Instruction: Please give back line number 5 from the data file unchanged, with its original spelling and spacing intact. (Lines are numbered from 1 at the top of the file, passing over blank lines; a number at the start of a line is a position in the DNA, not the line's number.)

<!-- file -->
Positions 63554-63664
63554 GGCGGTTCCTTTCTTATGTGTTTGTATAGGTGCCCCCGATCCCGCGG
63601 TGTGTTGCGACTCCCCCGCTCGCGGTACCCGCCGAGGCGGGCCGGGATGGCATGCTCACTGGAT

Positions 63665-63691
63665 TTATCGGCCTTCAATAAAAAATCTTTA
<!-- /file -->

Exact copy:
63665 TTATCGGCCTTCAATAAAAAATCTTTA